Whatever level of tolerance we have for change, we often do not have a choice of if it happens to us. Whether that means changes at work, at home, with our family, there is change that happens by choice and change that we would rather not come close to with a ten foot pole. These past few weeks for me have been emotional to one extent (thank you hormones) and a little nerve-racking on another level. I know I am not the first woman to have a baby, and I know (because everyone tells you) that my life is about to change in numerous ways. Some of those changes will be amazing, and some will knock me on my ass.
I have to say that what has been hardest (besides my body no longer being mine, the endless peeing, and little to no sleep because of the endless peeing) has been being a professional woman with a team. When you read about others that go on maternity leave, they talk about the baby side of it, but what they do not really talk often about is what it is like for the working mom. I have been working since I was 9 years old. I had a paper route, and babysat kids in the neighborhood. This means that I have been working non-stop for the last 28 years. The most time I have taken off (other than a period when I was laid off), is the two weeks I took for my wedding/honeymoon. I have never not worked for a longer period than that.
Now, judge me all you want, as I think some mothers might — when I say it is going to be hard for me to be away from work. There are some pretty involved and intense projects happening in the coming months and, while I have the most amazing team, it does not make it easy for me to be away from it all. I have poured my heart into the work and my team, and having a child does not necessarily change my dedication to my work. Sure, some of my priorities will change when I meet Mini Conk, but I also want to raise a son that not only understands the importance of hard work, but also sees that I have an identity that is different from just being a mom.
Folks rarely talk about how hard it is for a working mom, instead I see more judgement that my place as a mom is at home with my son. Why should I have to choose, and why should I be judged for how I want to live my life? As more and more women have leadership positions at companies, not only do the rights for women having children need to change, so does the behavior for how we treat women that work and want to do both.
Of course I have baby on the brain. I have six weeks left, and part of preparing for the birth of my son, is making sure I am prepared to leave work for maternity leave. Lots to do to make sure coverage is in place, and that I am not missing anything, all while trying to navigate the spectrum of “short-term disability” and use of my vacation time and how to make it all work. It is shocking that in our country having a baby is considered “short-term disability.” I am not sure how having a baby makes you “disabled.”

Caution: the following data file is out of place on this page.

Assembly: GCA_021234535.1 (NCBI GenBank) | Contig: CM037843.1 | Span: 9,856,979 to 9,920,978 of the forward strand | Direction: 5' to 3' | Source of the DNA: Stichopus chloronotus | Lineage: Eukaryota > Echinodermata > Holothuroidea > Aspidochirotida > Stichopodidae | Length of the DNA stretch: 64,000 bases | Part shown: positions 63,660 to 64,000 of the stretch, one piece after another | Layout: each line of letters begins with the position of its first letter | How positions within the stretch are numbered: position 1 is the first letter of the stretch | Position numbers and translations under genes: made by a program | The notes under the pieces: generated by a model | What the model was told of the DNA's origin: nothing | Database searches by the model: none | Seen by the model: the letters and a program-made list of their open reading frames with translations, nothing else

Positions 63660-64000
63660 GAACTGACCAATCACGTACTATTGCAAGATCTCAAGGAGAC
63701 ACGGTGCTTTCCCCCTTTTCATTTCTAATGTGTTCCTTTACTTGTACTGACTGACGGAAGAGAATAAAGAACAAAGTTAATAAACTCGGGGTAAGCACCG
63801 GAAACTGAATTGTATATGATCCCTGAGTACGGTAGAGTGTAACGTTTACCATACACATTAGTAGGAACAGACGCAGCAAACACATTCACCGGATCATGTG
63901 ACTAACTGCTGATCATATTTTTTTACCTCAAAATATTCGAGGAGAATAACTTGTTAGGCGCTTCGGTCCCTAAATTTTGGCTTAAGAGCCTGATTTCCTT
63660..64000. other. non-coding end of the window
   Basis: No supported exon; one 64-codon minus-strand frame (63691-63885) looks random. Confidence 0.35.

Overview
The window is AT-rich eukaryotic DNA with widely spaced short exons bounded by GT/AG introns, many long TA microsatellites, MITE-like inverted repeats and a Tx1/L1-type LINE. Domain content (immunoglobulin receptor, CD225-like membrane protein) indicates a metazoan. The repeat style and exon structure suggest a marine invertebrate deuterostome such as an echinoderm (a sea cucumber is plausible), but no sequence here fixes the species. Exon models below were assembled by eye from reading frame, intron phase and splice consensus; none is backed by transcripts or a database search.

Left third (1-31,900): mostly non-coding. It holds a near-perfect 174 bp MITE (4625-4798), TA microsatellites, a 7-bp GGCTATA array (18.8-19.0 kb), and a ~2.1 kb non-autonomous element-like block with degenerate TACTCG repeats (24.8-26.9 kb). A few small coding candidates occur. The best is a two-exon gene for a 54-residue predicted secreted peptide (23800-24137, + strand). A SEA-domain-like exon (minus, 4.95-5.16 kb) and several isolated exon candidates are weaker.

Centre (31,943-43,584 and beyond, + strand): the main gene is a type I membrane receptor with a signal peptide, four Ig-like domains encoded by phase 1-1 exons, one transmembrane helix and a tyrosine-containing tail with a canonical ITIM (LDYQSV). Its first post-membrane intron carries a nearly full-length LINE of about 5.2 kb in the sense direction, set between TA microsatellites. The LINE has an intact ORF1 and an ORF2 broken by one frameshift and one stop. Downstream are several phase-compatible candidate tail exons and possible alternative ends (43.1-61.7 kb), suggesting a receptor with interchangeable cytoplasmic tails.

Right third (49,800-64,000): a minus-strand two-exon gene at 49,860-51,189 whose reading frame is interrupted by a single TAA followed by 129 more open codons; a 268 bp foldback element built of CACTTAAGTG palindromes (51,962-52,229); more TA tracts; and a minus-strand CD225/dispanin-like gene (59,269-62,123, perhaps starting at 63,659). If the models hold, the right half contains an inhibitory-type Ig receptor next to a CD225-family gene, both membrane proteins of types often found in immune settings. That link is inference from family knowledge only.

That is why I wanted to share this TEDx talk from Jessica Shortall. She discusses “The American Case for Paid Maternity Leave.” Her talk is just under 16 minutes and worth listening to — especially if you think it is absurd that the US is the 2nd to last country in the world in terms of benefits offered for mothers-to-be (fathers to). I love what she says near the end of the video: “It is not a women’s issue, or a mom issue, it is an American issue.” She is right.
I was a Barbie girl. Yes, I hounded my sister daily to play Barbies with me. She hated it. I of course still persisted. I probably had 10 different Barbies and one Ken doll to go along with them. I am not sure what ever made me want to play with Barbie. It is hard to see in hindsight as I am so far from a Barbie girl these days. I, of course, did not see that their feet were set in a previous high heel position, or that getting their high heels on was nearly impossible. Is that why I hate high heels today?
One of mine had a fake tan (I think she was called Bikini Barbie), another was Exercise Barbie with her own workout outfits, one had a fancy dress, another was Bride Barbie, but other than their differing outfits they all looked the same — not much to differentiate them from the other. I know I made up different scenarios and enjoyed trying to create different clothing options — so maybe I was interested in design and had no idea. Other than that I do not remember why I was so enamored with Barbie.
Fast forward to 2015 and Barbie launches this new ad that is not about fashion and looks, but rather teaching, sports, and taking care of animals. It goes deeper. While maybe it feels like the adults looking on are laughing at them, I wonder if the laughing is fascination with what is coming out of each girls mouth. I am not sure what a young girl would think if they watched this ad, but I hope that the message at the end: “When a Girl Plays with Barbie She Imagines Everything She Can Become.” My hope is that a girl does not have to just play with Barbie, but that when a girl plays at all her imagination lets her create the world around her so she sees all she can be.